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Original research
‘Drip-and-drive’: shipping the neurointerventionalist to provide mechanical thrombectomy in primary stroke centers


Background To satisfy the increasing demand of mechanical thrombectomy (MT) for acute ischemic stroke treatment, new organizational concepts for patient care are required. This study evaluates time intervals of acute stroke management in two stroke care models, including one based on transportation of the interventionalist from a comprehensive stroke center (CSC) to treat patients in two primary stroke centers (PSC). We hypothesized that time intervals were not inferior for the ‘drip-and-drive’ concept compared with the traditional ‘drip-and-ship’ concept.

Methods Patients treated with MT at the PSC (‘drip-and-drive’, ‘D+D group’) were compared with patients transferred from PSC to CSC for MT (‘drip-and-ship’, ‘D+S group’) with regard to time delays. Time intervals assessed were: symptom onset to initial CT, to angiography, and to recanalization; time from initial CT to telephone call activation, to arrival, and to angiography; and time from telephone call activation to arrival and from arrival to angiography.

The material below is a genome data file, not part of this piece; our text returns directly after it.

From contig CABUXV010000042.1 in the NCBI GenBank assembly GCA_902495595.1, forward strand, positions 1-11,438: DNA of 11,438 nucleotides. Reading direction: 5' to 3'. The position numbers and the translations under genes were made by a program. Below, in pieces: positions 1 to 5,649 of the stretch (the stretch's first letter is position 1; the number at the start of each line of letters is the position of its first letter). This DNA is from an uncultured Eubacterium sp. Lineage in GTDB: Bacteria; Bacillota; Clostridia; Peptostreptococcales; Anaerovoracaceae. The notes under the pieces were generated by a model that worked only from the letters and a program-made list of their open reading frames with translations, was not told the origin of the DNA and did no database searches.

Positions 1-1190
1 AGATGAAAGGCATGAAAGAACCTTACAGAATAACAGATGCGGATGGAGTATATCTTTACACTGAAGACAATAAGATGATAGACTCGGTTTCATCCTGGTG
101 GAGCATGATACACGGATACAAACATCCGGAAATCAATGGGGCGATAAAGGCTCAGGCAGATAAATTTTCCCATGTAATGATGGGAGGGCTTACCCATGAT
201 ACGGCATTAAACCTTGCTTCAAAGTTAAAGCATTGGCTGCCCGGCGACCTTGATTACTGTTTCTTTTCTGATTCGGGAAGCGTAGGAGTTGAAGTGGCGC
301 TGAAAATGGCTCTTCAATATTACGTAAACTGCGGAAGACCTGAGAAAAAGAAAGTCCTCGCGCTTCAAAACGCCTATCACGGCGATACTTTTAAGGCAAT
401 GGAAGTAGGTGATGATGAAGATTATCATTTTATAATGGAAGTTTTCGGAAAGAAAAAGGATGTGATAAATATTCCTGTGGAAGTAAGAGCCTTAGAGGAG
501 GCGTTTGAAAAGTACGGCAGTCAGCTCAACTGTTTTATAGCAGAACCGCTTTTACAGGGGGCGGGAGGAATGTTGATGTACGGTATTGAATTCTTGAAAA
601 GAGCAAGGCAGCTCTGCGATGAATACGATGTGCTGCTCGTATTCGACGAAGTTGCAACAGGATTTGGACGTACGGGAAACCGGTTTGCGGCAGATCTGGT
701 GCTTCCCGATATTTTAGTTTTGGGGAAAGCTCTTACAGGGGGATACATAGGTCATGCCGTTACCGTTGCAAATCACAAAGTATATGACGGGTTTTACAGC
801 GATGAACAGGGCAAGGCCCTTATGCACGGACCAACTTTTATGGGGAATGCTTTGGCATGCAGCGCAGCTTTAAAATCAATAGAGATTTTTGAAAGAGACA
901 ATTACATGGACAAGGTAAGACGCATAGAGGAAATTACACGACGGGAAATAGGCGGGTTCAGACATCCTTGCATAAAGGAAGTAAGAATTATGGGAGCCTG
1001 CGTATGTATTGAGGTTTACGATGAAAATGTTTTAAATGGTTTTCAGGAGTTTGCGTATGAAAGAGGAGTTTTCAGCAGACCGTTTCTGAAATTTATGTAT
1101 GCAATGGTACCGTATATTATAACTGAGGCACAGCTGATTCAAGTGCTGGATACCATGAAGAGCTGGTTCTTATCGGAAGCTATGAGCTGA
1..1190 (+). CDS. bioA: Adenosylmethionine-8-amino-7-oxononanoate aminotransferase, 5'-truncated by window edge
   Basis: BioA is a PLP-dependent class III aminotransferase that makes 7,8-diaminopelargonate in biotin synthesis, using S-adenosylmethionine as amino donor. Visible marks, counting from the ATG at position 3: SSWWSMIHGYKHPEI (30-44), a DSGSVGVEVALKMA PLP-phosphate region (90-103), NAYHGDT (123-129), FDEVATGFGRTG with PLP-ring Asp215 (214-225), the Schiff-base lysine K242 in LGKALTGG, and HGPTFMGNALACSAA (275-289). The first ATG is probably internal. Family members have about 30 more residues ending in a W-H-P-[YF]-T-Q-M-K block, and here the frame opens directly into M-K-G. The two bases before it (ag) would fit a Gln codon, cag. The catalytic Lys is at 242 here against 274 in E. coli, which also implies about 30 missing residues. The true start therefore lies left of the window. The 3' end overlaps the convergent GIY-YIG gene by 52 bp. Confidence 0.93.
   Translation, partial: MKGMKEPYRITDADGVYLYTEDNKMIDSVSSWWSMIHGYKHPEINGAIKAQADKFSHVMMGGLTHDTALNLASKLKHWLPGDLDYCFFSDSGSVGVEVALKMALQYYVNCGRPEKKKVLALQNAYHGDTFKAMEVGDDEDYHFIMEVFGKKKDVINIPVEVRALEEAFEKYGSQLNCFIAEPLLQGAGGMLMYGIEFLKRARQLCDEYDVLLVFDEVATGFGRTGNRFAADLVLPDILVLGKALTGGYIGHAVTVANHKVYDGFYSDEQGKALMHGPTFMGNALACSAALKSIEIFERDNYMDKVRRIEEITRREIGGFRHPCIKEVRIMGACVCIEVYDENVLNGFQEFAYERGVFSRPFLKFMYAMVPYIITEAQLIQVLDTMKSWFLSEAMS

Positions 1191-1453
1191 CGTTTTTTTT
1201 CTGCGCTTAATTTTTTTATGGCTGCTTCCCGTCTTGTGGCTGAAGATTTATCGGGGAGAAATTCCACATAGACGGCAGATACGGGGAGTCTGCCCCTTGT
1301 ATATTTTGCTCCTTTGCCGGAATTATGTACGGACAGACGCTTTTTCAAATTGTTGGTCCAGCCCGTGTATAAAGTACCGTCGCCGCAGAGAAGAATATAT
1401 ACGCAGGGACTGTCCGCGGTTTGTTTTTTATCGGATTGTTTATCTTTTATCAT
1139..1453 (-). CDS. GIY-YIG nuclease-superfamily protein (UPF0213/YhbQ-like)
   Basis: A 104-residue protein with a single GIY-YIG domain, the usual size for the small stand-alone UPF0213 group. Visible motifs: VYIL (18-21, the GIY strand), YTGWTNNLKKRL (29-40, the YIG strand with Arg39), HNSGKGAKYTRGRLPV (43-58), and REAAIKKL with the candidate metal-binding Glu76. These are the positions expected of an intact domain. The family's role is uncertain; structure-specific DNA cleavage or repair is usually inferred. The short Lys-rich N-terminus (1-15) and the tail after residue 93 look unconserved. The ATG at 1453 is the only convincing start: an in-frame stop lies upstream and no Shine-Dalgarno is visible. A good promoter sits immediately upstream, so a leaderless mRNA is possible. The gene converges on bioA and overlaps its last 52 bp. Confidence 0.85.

Results 42 patients were treated at the PSC after transfer of the interventionalist, and 32 patients were transferred to the CSC for MT. The groups did not differ with regard to median Onset–CT and CT–Phone times. Significant differences between the groups were found for the primary outcome measure CT–Arrival time (‘D+D group’: median 121 (IQR 108–134) min vs 181 (157–219) min for the ‘D+S group’; P<0.001). Time difference between the groups increased to more than 2 hours for median CT–Angio times (median 123 (IQR 93–147) min vs 252 (228–275) min; P<0.001).

Conclusion Time intervals for the ‘D+D group’ were not inferior to those of the ‘D+S group’. Moreover, under certain conditions, the ‘drip-and-drive’ concept might even be superior.

  • thrombectomy
  • stroke
  • political
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